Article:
When can a child express a preference in a child custody case?

| Jun 30, 2021 | Custody |

In a family law case in Torrance and throughout California, one of the most contentious issues that comes up is where the child or children will live. With these cases, the kids can end up trapped in the middle. This is true regardless of their age and whether they are toddlers all the way up to teenagers who are on the verge of adulthood. If parents are in the middle of an acrimonious back and forth as to how the child custody determination will be made, there are key facts to remember. Before letting the situation spiral out of control, the crucial part is to remember the children. If the child has an opinion on where her or she wants to live, it is important to know what the law says about how much gravity that should be given.

The child’s best interests and having a voice in the decision

The court will want the child to have a suitable environment, be provided with the necessities and, if possible, to have a positive relationship with both parents. These are aspects of the child’s best interests being served. For example, if one parent is having personal problems and is not deemed capable of providing a consistently stable home with food, shelter, clothing, medical care, attention and extracurricular activities, then the other parent might be granted custody because of it. This is one of the fundamental areas of child custody. Still, the child could have personal wishes and the court can decide to hear them and give them some weight.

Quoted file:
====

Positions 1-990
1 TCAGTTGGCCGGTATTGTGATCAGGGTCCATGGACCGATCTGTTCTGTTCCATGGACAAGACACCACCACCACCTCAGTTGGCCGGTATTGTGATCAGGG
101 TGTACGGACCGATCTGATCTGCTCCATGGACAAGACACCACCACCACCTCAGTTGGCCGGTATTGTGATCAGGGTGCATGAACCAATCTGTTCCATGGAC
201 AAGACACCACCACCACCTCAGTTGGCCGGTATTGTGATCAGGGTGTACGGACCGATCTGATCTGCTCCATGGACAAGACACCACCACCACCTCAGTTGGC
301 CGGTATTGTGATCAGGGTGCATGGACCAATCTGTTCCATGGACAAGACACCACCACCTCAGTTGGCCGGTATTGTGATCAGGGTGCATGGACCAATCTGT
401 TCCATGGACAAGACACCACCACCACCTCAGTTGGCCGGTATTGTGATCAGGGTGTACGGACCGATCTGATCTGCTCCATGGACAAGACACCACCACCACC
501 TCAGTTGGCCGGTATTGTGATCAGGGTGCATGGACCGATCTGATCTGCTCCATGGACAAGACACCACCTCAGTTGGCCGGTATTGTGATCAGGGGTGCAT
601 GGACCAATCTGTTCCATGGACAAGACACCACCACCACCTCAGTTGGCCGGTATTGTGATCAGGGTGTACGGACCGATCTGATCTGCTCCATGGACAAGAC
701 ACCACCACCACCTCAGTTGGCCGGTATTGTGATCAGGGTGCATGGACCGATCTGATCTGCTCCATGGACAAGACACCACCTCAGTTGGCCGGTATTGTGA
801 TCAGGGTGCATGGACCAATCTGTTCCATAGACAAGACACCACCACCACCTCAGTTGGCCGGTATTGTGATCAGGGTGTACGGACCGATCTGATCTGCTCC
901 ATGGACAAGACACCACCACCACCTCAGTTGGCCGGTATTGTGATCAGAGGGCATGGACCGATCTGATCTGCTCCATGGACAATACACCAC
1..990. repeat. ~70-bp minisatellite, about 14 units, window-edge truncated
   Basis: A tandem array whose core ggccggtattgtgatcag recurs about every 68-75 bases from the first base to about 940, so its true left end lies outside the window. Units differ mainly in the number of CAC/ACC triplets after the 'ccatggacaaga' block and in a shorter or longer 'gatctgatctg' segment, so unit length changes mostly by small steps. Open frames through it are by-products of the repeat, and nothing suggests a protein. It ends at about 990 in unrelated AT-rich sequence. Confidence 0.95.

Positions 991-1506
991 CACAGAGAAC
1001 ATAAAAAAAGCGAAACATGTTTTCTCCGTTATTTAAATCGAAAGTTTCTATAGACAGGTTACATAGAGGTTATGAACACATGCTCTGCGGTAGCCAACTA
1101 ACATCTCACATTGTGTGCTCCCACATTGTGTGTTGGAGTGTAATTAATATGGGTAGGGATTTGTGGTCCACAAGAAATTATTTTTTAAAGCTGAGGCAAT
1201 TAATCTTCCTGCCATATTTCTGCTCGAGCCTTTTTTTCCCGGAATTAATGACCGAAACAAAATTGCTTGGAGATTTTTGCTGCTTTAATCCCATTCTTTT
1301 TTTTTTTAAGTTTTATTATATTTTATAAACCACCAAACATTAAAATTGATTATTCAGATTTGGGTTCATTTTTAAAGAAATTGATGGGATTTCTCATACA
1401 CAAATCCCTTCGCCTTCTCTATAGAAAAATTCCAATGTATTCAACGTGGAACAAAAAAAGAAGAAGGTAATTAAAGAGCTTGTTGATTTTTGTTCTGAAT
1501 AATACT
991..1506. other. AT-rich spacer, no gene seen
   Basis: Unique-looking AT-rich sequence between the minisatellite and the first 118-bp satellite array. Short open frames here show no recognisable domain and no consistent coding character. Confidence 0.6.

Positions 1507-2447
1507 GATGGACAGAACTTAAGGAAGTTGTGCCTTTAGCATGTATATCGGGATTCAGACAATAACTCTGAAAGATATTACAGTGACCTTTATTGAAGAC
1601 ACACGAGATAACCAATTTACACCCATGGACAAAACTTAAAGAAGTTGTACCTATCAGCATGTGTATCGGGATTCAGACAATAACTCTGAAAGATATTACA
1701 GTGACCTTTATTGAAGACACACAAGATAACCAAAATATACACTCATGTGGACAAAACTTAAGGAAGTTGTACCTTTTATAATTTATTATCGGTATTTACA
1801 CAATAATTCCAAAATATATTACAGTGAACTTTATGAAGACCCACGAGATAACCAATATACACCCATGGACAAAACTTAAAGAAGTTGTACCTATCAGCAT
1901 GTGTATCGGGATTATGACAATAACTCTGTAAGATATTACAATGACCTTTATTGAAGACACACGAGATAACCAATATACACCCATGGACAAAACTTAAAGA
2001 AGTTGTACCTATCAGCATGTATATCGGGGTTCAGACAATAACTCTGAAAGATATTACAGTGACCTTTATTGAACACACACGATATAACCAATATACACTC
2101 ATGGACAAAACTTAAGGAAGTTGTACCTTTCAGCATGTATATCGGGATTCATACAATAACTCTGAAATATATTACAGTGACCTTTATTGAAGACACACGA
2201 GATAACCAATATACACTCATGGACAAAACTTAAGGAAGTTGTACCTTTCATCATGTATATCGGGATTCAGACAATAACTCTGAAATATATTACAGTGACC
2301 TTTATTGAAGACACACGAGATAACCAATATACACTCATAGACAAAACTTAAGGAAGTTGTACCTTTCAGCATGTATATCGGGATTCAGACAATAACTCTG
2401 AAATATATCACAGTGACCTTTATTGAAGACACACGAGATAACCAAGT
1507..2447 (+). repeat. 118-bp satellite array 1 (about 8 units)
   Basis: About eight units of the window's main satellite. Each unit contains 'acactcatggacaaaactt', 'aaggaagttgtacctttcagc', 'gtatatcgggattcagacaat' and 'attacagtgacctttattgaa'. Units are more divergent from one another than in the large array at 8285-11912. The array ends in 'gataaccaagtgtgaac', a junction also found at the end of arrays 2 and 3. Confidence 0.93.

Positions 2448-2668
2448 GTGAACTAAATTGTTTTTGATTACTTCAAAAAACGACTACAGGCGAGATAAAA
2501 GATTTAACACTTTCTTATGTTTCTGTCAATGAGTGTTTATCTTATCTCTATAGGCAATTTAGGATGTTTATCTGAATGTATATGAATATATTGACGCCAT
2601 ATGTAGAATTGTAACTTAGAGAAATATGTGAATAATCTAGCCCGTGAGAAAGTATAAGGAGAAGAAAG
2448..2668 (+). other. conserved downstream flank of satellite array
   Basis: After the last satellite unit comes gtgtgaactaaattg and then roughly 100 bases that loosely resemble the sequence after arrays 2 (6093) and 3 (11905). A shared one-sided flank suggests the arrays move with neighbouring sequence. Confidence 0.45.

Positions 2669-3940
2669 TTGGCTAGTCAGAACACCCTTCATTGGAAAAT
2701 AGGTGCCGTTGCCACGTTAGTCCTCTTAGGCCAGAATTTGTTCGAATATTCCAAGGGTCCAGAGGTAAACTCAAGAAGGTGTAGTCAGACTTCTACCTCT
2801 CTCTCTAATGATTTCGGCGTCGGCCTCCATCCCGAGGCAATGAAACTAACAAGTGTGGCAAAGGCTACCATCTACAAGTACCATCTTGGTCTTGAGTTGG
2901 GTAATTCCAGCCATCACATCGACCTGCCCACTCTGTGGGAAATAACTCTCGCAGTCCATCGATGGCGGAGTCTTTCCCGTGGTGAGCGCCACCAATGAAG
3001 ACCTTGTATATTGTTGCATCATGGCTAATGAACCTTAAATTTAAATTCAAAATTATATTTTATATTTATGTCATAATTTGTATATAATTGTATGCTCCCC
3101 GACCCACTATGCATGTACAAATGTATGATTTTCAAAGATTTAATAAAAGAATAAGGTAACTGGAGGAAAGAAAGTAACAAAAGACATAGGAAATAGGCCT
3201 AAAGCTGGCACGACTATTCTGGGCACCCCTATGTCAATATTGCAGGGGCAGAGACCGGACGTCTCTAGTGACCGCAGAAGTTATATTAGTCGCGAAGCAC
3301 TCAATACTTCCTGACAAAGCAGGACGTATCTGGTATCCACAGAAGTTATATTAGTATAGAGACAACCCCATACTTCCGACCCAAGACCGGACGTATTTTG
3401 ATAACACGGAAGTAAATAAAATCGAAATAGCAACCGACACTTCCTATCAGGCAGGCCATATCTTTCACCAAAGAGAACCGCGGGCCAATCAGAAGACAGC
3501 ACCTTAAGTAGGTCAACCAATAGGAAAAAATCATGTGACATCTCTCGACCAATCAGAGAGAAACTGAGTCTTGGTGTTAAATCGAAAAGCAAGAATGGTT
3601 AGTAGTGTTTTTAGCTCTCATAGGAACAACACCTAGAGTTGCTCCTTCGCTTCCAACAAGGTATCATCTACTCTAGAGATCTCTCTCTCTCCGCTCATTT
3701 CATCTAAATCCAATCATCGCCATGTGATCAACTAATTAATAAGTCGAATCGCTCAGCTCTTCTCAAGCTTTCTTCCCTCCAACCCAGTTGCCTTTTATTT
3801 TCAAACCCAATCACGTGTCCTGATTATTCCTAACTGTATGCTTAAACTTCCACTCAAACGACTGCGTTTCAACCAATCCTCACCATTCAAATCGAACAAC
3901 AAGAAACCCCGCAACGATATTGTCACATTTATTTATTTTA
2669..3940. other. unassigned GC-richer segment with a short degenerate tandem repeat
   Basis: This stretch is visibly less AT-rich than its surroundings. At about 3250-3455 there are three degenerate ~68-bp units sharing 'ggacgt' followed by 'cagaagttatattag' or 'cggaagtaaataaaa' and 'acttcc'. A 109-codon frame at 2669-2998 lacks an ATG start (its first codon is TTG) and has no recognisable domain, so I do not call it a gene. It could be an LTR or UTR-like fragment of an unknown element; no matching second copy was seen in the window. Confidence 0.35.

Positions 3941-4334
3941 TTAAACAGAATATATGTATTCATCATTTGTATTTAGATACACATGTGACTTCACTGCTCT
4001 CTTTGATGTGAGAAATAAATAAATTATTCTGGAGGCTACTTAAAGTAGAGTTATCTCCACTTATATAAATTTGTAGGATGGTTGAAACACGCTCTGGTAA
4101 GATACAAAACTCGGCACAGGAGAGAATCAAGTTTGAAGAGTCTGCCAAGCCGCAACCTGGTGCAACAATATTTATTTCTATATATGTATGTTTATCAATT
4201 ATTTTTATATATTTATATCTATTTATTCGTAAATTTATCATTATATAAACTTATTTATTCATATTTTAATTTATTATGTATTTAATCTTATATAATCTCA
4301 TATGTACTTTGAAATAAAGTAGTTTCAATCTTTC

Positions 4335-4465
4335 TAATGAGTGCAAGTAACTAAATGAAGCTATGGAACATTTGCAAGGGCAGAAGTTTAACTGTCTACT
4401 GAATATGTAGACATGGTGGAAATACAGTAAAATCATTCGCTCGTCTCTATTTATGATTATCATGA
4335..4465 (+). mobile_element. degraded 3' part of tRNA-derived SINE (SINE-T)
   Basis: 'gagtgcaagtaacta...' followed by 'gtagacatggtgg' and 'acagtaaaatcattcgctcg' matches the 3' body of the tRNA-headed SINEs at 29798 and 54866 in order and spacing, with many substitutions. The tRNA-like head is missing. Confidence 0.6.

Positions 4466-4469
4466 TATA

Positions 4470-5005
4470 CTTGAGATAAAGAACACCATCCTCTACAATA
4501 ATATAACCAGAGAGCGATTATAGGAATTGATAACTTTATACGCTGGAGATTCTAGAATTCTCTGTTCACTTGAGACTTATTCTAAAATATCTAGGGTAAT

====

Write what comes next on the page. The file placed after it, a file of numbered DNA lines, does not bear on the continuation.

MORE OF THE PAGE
Age and maturity are considered when the court decides if a child’s preference with child custody should be accounted for. In general, a child age 14 and up will have the chance to address the court about what he or she wants. The court can choose not to allow this if it is found to contradict the best interests. While 14 is the baseline age, a younger child may also be allowed to speak provided he or she is mature enough. The court can also choose not to let the child function as a witness in the case, but allow the child to provide input in another way regarding preferences. There can be an evaluator, an investigator or other professional to help with understanding the child’s position, analyzing the situation and giving information that the court can ponder.

Child’s input could be a factor in complex custody disputes

Parents want to make certain the child is protected at all costs no matter what they are going through as part of their family law case. That includes child custody. If the child would like to speak, it is imperative to understand what the law says about testimony with preferences for custody and visitation. For these complicated circumstances, it is useful to have experienced guidance from the outset. Consulting with professionals who are aware of the nuance of family law can be beneficial to protect the child while reaching an acceptable outcome.